Of course, this is the most obvious, uh, privacy related problems. So yes, every time you want to visit the website or want to connect to any kind of internet resource, you have to resolve its IP address, which means that you have to submit a query to the DNS server. And the owner of the DNS server always gets that information in the glare. So your internet provider or your employer, if you're working from an office, for example, they always know which resources you are visiting. Even as we all know that modern websites are usually completely encrypted through this TLS technology. So when we connect through HTTPS address, the actual content of the website is encrypted. But the very fact that you have visited that website event so everyone can know which two websites you have the team. And we all know that this can lead to all kinds of problems ranging from tiny personal inconvenience.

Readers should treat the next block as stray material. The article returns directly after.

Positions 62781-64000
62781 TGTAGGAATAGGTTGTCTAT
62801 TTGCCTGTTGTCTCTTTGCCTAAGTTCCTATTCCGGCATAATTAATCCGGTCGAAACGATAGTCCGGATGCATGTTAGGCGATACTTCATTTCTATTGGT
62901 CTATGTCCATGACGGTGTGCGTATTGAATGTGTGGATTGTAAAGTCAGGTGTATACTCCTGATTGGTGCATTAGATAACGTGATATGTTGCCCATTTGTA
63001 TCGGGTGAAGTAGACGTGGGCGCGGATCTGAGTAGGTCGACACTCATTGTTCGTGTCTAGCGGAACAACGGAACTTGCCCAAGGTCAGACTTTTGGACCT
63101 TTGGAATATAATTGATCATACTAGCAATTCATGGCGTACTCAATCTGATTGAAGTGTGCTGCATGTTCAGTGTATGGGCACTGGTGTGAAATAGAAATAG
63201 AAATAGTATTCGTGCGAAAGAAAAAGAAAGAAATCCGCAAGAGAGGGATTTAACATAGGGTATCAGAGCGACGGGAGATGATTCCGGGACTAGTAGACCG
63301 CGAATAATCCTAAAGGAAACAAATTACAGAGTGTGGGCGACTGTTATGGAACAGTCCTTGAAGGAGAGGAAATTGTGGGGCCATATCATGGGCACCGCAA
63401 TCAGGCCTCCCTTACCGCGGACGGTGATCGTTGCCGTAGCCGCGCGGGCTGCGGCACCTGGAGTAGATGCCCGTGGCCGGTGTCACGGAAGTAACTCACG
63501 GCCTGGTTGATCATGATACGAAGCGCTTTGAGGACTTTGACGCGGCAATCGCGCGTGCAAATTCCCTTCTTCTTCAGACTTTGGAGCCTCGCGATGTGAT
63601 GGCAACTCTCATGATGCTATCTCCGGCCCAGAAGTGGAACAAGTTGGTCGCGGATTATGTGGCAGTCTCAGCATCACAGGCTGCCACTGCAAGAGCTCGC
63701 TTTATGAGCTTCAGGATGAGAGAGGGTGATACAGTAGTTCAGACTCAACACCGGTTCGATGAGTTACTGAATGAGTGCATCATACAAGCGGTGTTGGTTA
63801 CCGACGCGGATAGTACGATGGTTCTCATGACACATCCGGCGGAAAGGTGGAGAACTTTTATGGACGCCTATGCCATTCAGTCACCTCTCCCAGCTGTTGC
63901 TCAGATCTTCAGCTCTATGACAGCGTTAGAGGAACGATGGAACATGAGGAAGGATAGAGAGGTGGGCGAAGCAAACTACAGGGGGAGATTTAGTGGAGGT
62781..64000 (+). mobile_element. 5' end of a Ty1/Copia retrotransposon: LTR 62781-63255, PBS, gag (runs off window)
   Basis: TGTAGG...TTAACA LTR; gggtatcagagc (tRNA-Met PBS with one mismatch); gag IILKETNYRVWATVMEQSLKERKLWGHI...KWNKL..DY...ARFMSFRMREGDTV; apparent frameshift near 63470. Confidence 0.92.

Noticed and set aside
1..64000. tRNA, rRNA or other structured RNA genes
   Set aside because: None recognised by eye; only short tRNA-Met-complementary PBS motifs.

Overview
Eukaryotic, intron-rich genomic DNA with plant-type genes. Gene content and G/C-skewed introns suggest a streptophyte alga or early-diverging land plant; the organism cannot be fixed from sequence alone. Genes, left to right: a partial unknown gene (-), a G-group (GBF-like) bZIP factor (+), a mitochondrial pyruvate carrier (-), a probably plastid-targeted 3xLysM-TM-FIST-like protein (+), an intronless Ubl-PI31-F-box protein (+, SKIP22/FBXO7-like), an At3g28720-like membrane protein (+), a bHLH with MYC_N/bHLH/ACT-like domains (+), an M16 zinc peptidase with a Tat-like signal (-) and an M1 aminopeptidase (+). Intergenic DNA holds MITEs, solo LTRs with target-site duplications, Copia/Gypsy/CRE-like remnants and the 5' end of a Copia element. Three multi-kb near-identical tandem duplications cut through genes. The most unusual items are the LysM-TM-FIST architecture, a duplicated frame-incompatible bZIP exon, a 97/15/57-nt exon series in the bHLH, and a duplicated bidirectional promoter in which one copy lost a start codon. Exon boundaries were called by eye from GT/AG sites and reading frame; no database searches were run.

When you, for example, are shopping for a presence for your wife or to a much bigger challenges, if you are a dissident working undercover in a hostile, politically unstable country, for example. So this is the biggest challenge. What people tend to ignore maybe forget about is that DNS itself contains a lot of personal information. If you register a website, if you run a website you have to provide, or your address, your phone number, your email address, or just your name, if you will register the domain. And much of that information is freely available somewhere out there in that, uh, in a structure. And we all know the DNS, for example, isn't limited to geographical borders. So your personal information can freely flow around the world. And this is a major violation of many, uh, privacy regulations like GDPR.